It’s an odd thing when a game fails to recognise the very essence of what makes its genre great. Twin-stick shooters are all about the pick up and play. Generally small in size and not graphically intensive, you can boot one up in an instant and burn an hour or maybe more, mindlessly blowing everything that moves into oblivion. It’s instant gratification, and can provide a welcome escape from other more thought intensive pastimes. SmashTV nailed it way back when and so did Geometry Wars, and Waves more recently. What Brain Slap Studios incarnation Hexodius has done, is to deny this simple pleasure by saddling the experience with unnecessary things like a plot and pointless dungeon crawler elements.
The superfluous storyline revolves around a computer AI gone berserk and it’s up to you, assisted by your robot sidekick, to save the day. There could be more there, but I honestly struggled to pay attention. Every time that little tin can piped up with some kind of narrative-progressing dribble, I found myself struggling not to hammer ‘A’ to make him shut up. The game should have listed the command as “Press ‘A’ to not care”. I came here to shoot stuff not listen to you blab about a “corrupt AI” and the like. No one needs motivation in a game like this. The world map, working in conjunction with RoboBlabber, also does a fine job of slowing the pace down further. The game is split across 6 themed worlds, hexagonally tiled, each with a multitude of levels, and forces you to pilot your little avatar between battles.
In this staging area, you can trigger checkpoints or purchase upgrades at the shop. And that’s about it. It’s completely redundant and could all be taken care of by a well designed end-of-level screen. It seems to be a function of a plot that serves no function itself. The most confusing thing is that there doesn’t seem to be any overall theme to the game. As mentioned, a wayward AI is wreaking havoc but I couldn’t grasp where this was taking place. Is it in the computer itself? Out in space? Some worlds are mechanically-themed to suggest the interior of some computer, but the next minute you find yourself in a garden-themed world. It all seems very disjointed.
Looking past these annoyances to the core gameplay is also disappointing. There’s nothing here that you haven’t seen before and seen done better. Levels come in the form of 3 variants: survive, destroy and defend. Survival battles are exactly as they sound, requiring you to endure waves of enemies. Destroy levels are similar to survival ones, with the added requirement of taking out generators, usually guarded by turrets. Defend forces you to guard your robotic aide from the onslaught as he hacks terminals. There is one other bonus mode that sees you take control to the irritating robot and navigate an obstacle course to retrieve barrels, after which you are rewarded with coin for your troubles. These could not be less enjoyable and can thankfully be avoided.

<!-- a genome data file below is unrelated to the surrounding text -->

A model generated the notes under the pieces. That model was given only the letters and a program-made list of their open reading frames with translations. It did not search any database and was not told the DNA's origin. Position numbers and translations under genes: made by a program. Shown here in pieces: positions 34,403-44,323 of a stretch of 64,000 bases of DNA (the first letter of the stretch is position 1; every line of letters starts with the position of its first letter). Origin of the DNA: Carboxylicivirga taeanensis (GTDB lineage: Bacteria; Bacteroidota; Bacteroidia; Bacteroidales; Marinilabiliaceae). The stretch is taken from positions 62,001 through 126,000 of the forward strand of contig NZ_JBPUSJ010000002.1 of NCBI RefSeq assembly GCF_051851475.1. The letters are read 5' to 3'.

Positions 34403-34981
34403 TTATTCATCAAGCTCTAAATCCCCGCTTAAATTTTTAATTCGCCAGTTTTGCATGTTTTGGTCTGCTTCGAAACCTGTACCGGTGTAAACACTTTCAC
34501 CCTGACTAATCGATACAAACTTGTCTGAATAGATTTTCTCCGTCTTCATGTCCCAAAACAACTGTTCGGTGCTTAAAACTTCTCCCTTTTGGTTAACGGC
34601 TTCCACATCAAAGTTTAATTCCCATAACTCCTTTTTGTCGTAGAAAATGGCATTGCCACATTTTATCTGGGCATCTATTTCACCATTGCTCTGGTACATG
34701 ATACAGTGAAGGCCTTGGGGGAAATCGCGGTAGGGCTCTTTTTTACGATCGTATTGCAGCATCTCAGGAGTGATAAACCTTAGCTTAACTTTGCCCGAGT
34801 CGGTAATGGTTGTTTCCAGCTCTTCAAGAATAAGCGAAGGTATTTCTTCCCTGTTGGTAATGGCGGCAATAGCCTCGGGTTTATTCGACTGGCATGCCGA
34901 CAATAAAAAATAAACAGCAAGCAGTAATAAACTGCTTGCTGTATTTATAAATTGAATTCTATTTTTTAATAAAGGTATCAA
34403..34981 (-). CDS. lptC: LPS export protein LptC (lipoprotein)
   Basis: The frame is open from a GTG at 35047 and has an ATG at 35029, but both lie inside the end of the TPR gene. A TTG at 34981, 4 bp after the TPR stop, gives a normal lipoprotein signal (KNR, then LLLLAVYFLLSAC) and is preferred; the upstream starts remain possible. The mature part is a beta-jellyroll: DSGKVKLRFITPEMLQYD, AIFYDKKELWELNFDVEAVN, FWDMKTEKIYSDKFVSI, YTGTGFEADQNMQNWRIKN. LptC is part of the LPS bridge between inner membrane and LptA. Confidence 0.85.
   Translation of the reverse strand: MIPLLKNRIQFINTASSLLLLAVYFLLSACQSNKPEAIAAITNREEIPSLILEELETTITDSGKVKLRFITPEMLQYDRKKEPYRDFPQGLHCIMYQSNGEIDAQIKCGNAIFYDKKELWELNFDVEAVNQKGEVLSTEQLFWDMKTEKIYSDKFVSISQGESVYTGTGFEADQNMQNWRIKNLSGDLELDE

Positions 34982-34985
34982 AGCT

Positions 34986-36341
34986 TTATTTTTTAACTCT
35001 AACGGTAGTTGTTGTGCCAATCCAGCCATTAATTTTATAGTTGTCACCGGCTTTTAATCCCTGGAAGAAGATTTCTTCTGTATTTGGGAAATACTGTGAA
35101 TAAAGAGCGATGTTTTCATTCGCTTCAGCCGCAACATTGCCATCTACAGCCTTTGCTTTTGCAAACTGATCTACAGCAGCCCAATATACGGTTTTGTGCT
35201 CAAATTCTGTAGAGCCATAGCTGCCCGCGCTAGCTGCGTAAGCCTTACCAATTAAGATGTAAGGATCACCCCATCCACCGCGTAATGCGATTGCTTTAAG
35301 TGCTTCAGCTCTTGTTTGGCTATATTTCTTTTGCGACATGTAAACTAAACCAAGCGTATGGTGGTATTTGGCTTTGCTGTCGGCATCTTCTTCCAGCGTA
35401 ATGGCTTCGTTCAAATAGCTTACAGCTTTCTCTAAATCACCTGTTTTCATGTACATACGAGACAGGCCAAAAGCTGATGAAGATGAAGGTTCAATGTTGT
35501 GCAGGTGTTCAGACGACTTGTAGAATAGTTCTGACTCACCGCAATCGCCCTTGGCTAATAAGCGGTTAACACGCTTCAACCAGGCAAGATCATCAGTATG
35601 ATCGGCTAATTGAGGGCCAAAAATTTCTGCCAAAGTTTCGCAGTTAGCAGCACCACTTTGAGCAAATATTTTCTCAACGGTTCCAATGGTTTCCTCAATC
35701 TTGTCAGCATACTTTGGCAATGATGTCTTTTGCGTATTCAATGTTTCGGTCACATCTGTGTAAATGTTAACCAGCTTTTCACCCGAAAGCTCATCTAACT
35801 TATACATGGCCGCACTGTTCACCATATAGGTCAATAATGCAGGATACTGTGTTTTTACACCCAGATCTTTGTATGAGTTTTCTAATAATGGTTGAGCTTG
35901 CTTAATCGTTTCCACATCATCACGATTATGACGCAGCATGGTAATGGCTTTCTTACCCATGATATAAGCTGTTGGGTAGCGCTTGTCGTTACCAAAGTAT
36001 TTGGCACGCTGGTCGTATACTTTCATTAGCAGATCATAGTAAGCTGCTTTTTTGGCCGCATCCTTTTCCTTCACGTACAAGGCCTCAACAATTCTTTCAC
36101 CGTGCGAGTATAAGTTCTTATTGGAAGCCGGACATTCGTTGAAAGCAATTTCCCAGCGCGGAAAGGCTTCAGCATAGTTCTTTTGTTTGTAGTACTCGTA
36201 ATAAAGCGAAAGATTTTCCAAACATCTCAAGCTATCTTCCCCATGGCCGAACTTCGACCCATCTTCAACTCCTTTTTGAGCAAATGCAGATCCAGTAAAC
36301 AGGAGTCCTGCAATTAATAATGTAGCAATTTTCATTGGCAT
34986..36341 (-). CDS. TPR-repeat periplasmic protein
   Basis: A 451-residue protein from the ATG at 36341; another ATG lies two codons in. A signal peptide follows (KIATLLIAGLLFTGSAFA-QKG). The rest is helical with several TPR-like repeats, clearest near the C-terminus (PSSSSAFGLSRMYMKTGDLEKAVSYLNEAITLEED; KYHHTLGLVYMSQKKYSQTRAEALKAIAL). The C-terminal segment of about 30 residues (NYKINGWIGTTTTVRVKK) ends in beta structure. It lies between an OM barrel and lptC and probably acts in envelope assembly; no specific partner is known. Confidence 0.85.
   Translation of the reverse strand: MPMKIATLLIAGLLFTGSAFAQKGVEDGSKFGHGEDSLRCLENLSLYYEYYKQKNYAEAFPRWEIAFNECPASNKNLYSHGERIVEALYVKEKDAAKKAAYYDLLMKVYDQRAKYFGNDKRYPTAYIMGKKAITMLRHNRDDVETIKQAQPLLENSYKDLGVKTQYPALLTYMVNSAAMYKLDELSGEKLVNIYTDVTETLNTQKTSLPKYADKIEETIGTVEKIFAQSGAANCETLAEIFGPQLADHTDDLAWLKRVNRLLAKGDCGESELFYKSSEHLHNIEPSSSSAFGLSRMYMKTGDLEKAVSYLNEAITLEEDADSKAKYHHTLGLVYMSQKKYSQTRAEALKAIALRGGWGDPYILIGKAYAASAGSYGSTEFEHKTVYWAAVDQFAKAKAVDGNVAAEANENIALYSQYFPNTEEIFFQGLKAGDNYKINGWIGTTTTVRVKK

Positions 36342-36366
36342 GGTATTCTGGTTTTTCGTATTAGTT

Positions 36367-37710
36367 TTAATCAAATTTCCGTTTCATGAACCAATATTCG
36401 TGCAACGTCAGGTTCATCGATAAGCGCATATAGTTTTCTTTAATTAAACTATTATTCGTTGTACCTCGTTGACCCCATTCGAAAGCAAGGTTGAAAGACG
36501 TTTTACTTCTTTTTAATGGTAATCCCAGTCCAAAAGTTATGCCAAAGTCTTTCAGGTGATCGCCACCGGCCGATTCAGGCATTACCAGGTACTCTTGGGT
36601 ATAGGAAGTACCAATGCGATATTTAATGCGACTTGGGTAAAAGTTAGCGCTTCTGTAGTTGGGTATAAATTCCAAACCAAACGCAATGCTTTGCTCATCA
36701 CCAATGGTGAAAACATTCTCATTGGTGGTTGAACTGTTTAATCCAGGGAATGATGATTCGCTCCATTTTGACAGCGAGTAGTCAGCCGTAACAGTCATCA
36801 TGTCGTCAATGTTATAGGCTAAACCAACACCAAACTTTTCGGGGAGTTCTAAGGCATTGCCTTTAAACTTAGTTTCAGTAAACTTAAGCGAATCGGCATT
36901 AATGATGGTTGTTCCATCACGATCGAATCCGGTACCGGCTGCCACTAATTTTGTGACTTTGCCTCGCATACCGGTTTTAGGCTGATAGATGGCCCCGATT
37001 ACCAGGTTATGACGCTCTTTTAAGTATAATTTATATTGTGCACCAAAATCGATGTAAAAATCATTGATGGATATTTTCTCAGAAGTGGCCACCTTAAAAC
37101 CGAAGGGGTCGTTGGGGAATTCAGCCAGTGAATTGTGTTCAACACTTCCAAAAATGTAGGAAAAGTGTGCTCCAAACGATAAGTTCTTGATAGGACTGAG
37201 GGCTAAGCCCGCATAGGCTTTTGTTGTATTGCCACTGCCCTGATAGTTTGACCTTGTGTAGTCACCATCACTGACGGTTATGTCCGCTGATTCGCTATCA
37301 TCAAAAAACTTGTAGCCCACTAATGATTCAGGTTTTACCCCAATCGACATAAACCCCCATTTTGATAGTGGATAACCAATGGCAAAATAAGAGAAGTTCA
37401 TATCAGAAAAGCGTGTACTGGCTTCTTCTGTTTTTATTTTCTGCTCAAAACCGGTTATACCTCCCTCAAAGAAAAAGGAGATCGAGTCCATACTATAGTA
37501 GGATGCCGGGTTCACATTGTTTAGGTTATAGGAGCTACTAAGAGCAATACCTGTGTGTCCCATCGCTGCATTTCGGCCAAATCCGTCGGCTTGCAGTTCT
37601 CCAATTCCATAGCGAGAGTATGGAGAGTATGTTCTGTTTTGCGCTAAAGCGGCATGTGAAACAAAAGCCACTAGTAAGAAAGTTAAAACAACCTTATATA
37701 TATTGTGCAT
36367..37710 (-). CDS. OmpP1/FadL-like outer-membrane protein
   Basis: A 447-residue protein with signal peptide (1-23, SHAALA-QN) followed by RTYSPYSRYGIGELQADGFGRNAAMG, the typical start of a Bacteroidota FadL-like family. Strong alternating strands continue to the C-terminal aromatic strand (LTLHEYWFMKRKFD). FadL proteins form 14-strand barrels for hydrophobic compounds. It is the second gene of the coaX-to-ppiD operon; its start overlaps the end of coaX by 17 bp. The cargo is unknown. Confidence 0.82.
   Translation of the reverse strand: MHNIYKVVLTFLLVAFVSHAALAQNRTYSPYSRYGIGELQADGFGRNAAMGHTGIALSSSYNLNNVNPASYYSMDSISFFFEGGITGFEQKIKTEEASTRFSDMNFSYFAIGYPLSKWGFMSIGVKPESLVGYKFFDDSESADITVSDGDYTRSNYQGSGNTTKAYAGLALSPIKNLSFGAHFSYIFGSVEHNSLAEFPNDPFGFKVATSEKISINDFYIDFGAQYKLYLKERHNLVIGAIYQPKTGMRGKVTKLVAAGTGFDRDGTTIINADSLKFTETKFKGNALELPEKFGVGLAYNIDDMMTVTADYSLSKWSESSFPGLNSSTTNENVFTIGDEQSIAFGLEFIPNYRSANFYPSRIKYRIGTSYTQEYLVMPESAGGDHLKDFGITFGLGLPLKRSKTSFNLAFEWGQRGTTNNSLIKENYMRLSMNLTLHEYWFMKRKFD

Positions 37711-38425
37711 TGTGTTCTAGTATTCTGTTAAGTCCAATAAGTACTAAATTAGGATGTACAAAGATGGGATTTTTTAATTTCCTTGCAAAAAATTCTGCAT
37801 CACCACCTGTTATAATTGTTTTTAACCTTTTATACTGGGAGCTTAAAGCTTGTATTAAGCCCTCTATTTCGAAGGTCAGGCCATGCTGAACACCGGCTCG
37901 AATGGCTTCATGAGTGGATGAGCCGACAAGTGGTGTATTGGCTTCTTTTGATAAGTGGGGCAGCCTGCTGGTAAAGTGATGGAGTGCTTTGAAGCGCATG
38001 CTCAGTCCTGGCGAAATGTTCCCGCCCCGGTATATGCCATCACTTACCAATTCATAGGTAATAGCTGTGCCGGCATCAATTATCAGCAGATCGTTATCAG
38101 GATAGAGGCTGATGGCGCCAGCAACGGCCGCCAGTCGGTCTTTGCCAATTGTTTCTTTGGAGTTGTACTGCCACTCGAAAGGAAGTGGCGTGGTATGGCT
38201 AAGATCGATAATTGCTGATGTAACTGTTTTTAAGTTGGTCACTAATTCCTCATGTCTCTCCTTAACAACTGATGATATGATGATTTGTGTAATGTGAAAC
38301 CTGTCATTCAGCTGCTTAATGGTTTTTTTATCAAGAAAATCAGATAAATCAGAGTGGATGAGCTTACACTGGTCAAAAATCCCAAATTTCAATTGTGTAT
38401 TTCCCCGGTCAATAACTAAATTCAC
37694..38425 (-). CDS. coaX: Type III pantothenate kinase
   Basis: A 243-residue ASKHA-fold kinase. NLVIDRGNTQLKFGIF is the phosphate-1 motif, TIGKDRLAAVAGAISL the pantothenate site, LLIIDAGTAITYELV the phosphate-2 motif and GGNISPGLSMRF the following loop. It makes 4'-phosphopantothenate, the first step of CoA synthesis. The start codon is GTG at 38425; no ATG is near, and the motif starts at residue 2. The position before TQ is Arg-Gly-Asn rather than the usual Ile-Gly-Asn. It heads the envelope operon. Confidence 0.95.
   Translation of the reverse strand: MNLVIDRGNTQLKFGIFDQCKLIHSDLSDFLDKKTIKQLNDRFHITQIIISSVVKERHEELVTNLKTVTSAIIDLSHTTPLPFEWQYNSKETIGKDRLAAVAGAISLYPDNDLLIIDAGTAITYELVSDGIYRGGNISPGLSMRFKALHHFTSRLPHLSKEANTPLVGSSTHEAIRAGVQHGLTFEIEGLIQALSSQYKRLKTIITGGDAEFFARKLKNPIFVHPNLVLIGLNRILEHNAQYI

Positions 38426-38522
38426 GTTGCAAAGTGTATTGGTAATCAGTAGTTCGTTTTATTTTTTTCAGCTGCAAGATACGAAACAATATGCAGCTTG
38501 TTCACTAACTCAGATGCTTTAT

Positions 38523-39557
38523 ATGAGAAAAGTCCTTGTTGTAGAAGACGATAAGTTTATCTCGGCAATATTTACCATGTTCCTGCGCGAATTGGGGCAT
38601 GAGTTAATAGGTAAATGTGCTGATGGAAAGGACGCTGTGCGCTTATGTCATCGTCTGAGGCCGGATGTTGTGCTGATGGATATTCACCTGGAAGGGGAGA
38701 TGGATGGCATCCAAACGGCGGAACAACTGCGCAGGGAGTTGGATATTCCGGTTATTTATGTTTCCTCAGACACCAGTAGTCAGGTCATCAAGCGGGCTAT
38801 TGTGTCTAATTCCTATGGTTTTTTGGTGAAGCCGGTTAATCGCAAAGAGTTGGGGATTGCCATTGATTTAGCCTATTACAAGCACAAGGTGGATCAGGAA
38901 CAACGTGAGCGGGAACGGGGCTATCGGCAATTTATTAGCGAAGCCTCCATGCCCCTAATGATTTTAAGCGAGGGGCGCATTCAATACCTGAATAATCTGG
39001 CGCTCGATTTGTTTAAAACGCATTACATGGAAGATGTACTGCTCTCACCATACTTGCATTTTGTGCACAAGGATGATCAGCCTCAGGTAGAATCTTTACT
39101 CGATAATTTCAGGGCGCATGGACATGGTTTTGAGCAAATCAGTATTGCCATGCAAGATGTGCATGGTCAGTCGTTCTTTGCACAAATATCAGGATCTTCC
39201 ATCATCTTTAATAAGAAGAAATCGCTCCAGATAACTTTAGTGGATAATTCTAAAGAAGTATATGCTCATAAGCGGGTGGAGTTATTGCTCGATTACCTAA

Hexodius’ enemies come in a variety of forms, each with their own tactics and varying durability. None are worth mentioning, except perhaps the flying butterfly class who I hope have a special place in hell reserved for them and their infuriating dodging skills. The waves spawn too slowly to inspire any excitement or urgency, and you never feel particularly overwhelmed. Each world ends with a boss battle that is completely different from the level itself, which is a welcome change. It’s a wonder why Brain Slap didn’t opt to spread these game modes out over the rest of the maps to break the monotony that quickly sets in.
Ship and weapon upgrades are purchased from the in-game store and although they are numerous, you may find yourself sticking to the same load-out thoughout as the later unlocks are not much of an improvement. Aside from the obvious speed/fire-rate increases there are a few more interesting armaments such as a deployable turret, mines and an EMP pulse. Nice, but nothing groundbreaking. With the faults of the story mode, the game could have redeemed itself with the Arcade mode. But no, it cripples that by forcing players to unlock maps and weapons via the story mode. And even with these unlocked, that too quickly becomes boring.
The aesthetic presentation isn’t up to much either. Shunning the current indie favoured retro style is at least admirable, but Brain Slap didn’t replace it with anything inspiring. World themes range from garden to snow to volcanic, with some environment specific enemies in each. The soundtrack is in the style of 8-bit chiptune which becomes grating very, very fast. For an example of how to do a chiptune score correctly, look no further than Super Hexagon.
VERDICT: On paper, Hexodius may have seemed solid enough, but in practice it fails on even the simplest of tasks. The addition of the utterly pointless narrative and the run-of-the-mill gameplay just make this game unnecessary. Sure it kills some time and is, on occasion, enjoyable, but if it had dropped the dead weight it could have achieved much more. There are far better twin-stick blasters out that do everything Hexodius does only much, much better.
POOR. Games tagged 4/10 will be playable, perhaps even enjoyable, but will be let down by a slew of negative elements that undermine their quality and value. Best avoided by any but hardcore genre fans.